classification
Title: Python should use 3GB Address Space on Windows
Type: enhancement Stage:
Components: Windows Versions: Python 3.2
process
Status: closed Resolution: wont fix
Dependencies: Superseder:
Assigned To: Nosy List: Chad.Austin, Jason.Scheirer, amaury.forgeotdarc, brian.curtin, gfe, josiahcarlson, loewis, pitrou, tim.golden, tim.peters
Priority: normal Keywords: patch

Created on 2006-03-14 11:04 by gfe, last changed 2011-05-19 21:39 by Chad.Austin. This issue is now closed.

Files
File name Uploaded Description Edit
Issue1449496.diff Jason.Scheirer, 2010-12-16 22:17
Messages (14)
msg61220 - (view) Author: Martin Gfeller Martin Gfeller (gfe) Date: 2006-03-14 11:04
Python runs fine using a 3GB address space on 32bit 
Windows.

To take advantage of this feature, Python should be 
linked using the /LARGEADDRESSAWARE flag of the 
linker. 

For details, please refer to:

http://msdn.microsoft.com/library/en-
us/memory/base/4gt_ram_tuning.asp

As most Windows users just use pre-built executables, 
this would be a worthwhile change. 

Best regards,
Martin Gfeller

msg61221 - (view) Author: Josiah Carlson (josiahcarlson) * Date: 2006-03-18 00:38
Logged In: YES 
user_id=341410

Microsoft claims that the switch does not negatively affect
users on systems without large amounts of memory, and the
extra gig of memory on platforms which could use it would be
nice.

Can you offer a patch?
msg61222 - (view) Author: Tim Peters (tim.peters) * (Python committer) Date: 2006-03-18 02:38
Logged In: YES 
user_id=31435

MS also says "However, the file cache, paged pool, and
non-paged pool are smaller, which can adversely affect
applications with heavy networking or I/O", so the rationale
for making this change is clear as mud.  That is, it's not a
pure win: some apps win at the expense of others.
msg61223 - (view) Author: Martin Gfeller Martin Gfeller (gfe) Date: 2006-03-20 12:08
Logged In: YES 
user_id=884167

Tim, the /LARGEADDRESSAWARE flag just specifies whether 
python.exe is enabled for #GB addresses, i.e. doesn't use 
dubious pointer manipulations that make it fail with a 3GB 
address space. 

It does not cause Windows to provide the 3GB address space,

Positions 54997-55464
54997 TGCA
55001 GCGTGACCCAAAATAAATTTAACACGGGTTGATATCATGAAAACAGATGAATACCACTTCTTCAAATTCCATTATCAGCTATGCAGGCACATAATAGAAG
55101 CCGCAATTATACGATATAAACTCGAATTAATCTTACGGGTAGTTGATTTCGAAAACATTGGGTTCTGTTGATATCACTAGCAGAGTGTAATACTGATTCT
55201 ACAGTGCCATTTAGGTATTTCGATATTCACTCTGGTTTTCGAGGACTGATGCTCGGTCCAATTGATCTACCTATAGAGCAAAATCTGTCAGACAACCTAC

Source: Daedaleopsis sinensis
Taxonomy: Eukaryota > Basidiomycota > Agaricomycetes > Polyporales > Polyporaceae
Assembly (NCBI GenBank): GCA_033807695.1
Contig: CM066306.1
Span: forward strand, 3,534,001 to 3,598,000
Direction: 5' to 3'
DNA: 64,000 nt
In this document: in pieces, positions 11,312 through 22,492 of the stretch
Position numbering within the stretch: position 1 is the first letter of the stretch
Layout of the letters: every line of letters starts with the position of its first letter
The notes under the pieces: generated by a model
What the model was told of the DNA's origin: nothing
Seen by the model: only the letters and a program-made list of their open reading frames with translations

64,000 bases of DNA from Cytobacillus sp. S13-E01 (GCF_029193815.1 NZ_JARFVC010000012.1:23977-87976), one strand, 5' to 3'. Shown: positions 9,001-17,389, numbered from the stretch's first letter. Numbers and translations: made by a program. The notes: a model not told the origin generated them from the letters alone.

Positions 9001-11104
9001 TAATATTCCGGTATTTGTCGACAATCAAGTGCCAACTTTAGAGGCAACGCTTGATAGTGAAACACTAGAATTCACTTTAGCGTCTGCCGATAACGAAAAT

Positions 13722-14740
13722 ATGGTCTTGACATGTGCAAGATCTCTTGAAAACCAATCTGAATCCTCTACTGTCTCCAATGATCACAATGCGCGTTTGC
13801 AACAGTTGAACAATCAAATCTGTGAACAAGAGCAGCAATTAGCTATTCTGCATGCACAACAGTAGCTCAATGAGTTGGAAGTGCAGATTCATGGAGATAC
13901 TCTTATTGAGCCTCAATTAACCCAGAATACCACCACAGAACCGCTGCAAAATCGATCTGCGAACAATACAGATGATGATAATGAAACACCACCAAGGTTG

nor to reduce cache and pool size - that is controlled 
separately by the /3GB boot switch (and various registry 
settings for finer control of cache and pool sizes).

In other words, it is an enabling declaration, not a 
control parameter. 

Josiah, I don't compile on Windows, hence cannot provide a 
patch. What I did is applying the flag to the executable by 
using editbin.exe. 

Brgds, Martin
msg61224 - (view) Author: Tim Peters (tim.peters) * (Python committer) Date: 2006-03-21 00:54
Logged In: YES 
user_id=31435

Thanks, Martin.  Raymond Chen notes that some C code can
fail when this is enabled:

http://blogs.msdn.com/oldnewthing/archive/2004/08/12/213468.aspx

I doubt that core Python's C has 2GB assumptions, but
extension modules might.  Provided that whoever cares enough
to write the patch (sorry, I don't) points to that info (in
the NEWS file would be good enough), this is fine by me.
msg112751 - (view) Author: Brian Curtin (brian.curtin) * (Python committer) Date: 2010-08-04 04:09
Unless anyone plans on a patch I say we let this go. As of 2.5 we provide x64 installers, and with most users running on 64-bit OS'es I would say it's better to suggest they use a 64-bit compiled Python to obtain an even larger addressable space.

Of course, not all users are on 64-bit, but it'll take some work and tests for this to be considered for 3.2.
msg124161 - (view) Author: Jason Scheirer (Jason.Scheirer) Date: 2010-12-16 22:17
The patch is a simple tweak to the Visual Studio project's compiler settings. Seems quite innocuous, nothing broke in the Python harness or our internal harnesses (at ESRI) by enabling this.
msg124169 - (view) Author: Martin v. Löwis (loewis) * (Python committer) Date: 2010-12-17 00:44
I'm rejecting this as "won't fix". Users having the underlying problem (i.e. need more than 2GB of heap) really should switch to a 64-bit installation. The risk of something breaking is just not worth it.

That testing showed no issues is not convincing at all. Existing test suites will likely not exercise critical code paths wrt. this change, which are issues caused by some objects potentially exceeding 2GB in 32-bit mode. This might not even be Python core objects, but may be objects in an extension module.
msg124198 - (view) Author: Martin Gfeller Martin Gfeller (gfe) Date: 2010-12-17 12:50
Martin, we're running with this for years and with many extensions modules, without an issue. What is 64-bit safe should be 32-bit safe, not only 31-bit safe. But you're right, this is not a proof, and we have switched to 64-bit ourselves.
msg124200 - (view) Author: Amaury Forgeot d'Arc (amaury.forgeotdarc) * (Python committer) Date: 2010-12-17 13:06
> What is 64-bit safe should be 32-bit safe, not only 31-bit safe

Not here. Python uses "signed size_t" for various lengths and sizes.